DAVENPORT - - Each keyboard click means votes for Brian Dumas.
"It's very affordable to be able to target voters," he said, on Thursday, March 30.
It's a way to target votes for the dozens of candidates he represents at Victory Enterprises in Davenport.
The firm and its 65 employees recently won a national award for digital media from the American Association of Political Consultants.
"We can turn content around and be up very quickly for candidates," he continued. "It's where people get their news."
From President Trump's tweets to local campaigns, social media is reaching more voters than ever.
Facebook offers inexpensive, targeted messages for a specific audience.
"Being able to deliver ads as people are looking at their phones and scrolling through their feed," he said. "We can deliver ads directly to these folks."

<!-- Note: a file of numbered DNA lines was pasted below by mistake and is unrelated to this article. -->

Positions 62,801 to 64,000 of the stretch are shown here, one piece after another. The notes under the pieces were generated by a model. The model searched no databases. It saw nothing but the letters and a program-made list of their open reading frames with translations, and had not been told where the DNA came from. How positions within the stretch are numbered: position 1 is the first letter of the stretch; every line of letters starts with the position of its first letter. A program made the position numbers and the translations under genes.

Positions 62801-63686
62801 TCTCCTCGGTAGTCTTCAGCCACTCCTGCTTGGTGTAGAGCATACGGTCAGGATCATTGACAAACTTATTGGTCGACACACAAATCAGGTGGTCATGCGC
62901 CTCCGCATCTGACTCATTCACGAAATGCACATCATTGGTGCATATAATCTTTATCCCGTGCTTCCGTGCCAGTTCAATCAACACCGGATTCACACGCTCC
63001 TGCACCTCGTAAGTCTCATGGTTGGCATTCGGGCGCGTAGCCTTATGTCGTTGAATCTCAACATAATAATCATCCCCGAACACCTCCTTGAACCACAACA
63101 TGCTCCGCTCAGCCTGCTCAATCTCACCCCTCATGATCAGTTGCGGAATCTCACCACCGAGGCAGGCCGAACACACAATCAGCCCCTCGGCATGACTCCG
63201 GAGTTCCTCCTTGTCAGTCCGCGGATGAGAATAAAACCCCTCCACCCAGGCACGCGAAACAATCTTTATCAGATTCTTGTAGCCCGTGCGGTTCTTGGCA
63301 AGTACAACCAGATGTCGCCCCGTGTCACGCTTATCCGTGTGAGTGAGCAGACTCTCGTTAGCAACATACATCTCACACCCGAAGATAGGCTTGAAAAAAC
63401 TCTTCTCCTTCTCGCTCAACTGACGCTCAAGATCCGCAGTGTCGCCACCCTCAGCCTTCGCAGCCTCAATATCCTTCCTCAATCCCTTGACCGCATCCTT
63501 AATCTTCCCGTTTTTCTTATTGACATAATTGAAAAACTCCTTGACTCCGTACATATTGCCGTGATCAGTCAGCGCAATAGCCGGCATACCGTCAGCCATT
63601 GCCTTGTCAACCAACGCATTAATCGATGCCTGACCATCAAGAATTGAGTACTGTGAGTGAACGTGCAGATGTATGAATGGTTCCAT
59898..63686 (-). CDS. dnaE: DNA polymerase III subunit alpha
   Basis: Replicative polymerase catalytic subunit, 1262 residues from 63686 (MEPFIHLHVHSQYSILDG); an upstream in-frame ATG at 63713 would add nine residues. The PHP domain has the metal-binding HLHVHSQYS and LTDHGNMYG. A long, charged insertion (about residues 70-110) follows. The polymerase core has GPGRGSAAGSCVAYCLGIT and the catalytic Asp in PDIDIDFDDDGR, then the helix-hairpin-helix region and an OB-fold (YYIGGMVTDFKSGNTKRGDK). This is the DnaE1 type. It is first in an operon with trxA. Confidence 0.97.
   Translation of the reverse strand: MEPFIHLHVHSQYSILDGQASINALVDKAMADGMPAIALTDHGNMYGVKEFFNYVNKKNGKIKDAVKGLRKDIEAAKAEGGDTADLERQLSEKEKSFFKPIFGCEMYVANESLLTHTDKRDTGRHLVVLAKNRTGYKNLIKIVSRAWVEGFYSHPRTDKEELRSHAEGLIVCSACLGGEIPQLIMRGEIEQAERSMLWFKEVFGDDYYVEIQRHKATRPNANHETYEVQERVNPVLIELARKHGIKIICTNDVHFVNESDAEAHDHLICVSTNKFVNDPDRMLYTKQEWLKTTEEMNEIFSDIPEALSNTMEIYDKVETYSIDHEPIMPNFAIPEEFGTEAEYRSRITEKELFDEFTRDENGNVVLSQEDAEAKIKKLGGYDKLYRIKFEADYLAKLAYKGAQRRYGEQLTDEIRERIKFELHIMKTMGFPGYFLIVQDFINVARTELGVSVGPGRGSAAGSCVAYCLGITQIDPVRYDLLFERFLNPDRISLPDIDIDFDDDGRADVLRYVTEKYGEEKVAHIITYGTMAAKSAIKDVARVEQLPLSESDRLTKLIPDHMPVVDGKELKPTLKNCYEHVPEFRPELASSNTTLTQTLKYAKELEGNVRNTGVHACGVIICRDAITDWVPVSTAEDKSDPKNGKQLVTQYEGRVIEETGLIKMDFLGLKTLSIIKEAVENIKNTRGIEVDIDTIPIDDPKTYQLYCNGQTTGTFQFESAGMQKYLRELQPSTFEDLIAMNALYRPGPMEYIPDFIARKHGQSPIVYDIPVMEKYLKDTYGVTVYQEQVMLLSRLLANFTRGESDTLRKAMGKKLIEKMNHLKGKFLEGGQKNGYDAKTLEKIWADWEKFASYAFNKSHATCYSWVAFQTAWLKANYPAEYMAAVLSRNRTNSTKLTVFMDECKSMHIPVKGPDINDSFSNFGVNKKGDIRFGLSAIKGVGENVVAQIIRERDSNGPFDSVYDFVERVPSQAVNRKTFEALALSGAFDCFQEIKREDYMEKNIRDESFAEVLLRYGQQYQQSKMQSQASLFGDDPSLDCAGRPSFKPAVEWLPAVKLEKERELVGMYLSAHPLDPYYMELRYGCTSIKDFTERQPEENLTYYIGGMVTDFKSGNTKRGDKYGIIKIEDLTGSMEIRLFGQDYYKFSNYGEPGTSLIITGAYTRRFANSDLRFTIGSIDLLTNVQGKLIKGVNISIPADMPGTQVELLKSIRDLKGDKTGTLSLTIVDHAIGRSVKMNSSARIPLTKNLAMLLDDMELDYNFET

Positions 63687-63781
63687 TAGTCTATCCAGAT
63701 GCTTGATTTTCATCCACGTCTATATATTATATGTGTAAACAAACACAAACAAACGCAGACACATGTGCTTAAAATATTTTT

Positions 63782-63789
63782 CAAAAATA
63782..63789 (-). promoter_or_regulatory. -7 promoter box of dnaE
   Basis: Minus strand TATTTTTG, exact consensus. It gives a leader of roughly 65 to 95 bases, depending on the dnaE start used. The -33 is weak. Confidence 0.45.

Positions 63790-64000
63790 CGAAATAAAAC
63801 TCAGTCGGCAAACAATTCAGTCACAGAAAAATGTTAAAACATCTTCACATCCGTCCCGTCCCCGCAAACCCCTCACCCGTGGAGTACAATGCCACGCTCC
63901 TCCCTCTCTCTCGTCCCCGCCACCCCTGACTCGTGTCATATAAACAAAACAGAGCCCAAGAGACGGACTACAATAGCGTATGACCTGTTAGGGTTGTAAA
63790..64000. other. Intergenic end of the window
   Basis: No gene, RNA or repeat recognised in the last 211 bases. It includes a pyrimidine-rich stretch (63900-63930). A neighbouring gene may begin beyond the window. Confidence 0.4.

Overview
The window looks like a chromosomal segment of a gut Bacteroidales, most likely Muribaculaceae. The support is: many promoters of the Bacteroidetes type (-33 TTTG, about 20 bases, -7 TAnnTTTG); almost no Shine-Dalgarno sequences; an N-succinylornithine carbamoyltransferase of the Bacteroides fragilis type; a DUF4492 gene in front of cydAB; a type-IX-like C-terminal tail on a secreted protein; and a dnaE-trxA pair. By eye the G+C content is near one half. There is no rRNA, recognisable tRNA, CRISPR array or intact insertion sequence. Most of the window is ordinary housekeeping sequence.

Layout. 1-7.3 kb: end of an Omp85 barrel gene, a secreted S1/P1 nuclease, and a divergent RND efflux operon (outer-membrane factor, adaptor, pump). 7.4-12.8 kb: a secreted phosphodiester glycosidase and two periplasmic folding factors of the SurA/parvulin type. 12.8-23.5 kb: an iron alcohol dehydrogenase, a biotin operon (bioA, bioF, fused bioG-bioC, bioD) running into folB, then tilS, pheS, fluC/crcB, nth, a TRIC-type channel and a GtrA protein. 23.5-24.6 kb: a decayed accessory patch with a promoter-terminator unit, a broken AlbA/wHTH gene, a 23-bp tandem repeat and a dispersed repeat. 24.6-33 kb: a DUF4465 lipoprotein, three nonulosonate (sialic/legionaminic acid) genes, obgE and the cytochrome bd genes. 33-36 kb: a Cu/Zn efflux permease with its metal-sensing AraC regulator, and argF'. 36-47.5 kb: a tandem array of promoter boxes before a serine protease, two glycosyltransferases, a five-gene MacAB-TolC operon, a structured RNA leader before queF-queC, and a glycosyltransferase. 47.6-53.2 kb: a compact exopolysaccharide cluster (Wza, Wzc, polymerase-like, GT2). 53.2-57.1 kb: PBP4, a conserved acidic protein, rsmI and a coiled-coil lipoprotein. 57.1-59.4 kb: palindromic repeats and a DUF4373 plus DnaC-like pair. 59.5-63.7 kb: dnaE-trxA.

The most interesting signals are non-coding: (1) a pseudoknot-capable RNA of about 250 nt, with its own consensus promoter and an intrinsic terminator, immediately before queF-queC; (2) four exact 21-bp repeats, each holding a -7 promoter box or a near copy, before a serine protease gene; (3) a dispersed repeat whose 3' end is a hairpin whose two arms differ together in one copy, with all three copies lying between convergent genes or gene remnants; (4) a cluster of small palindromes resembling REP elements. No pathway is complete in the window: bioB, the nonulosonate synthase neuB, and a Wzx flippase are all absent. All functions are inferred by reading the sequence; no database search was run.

Digital media may account for about a quarter of a candidate's budget these days. Even so, that still leaves room for old-fashioned campaigning with yard signs, mailers and door-to-door contact.
That's why their print shop is a bustling place. It's where they make signs for campaigns all over the country.
Sometimes the immediate, instant contact of social media backfires.
"It caught me off guard," said Monmouth mayoral candidate DuWayne Brooks.
Brooks is contending with slurs posted on his Facebook page.
"There's no place for it," he said.
Dumas advises clients to simply delete profane comments, but he recommends answering tough questions. That back-and-forth can promote a good discussion, along with the candidate.
"When you go too far with something and say something that's out of line, most people have the common sense to ignore that and move on to a real discussion," Dumas said.
These days, those political discussions will include social media.
"It's a very powerful tool," he concluded.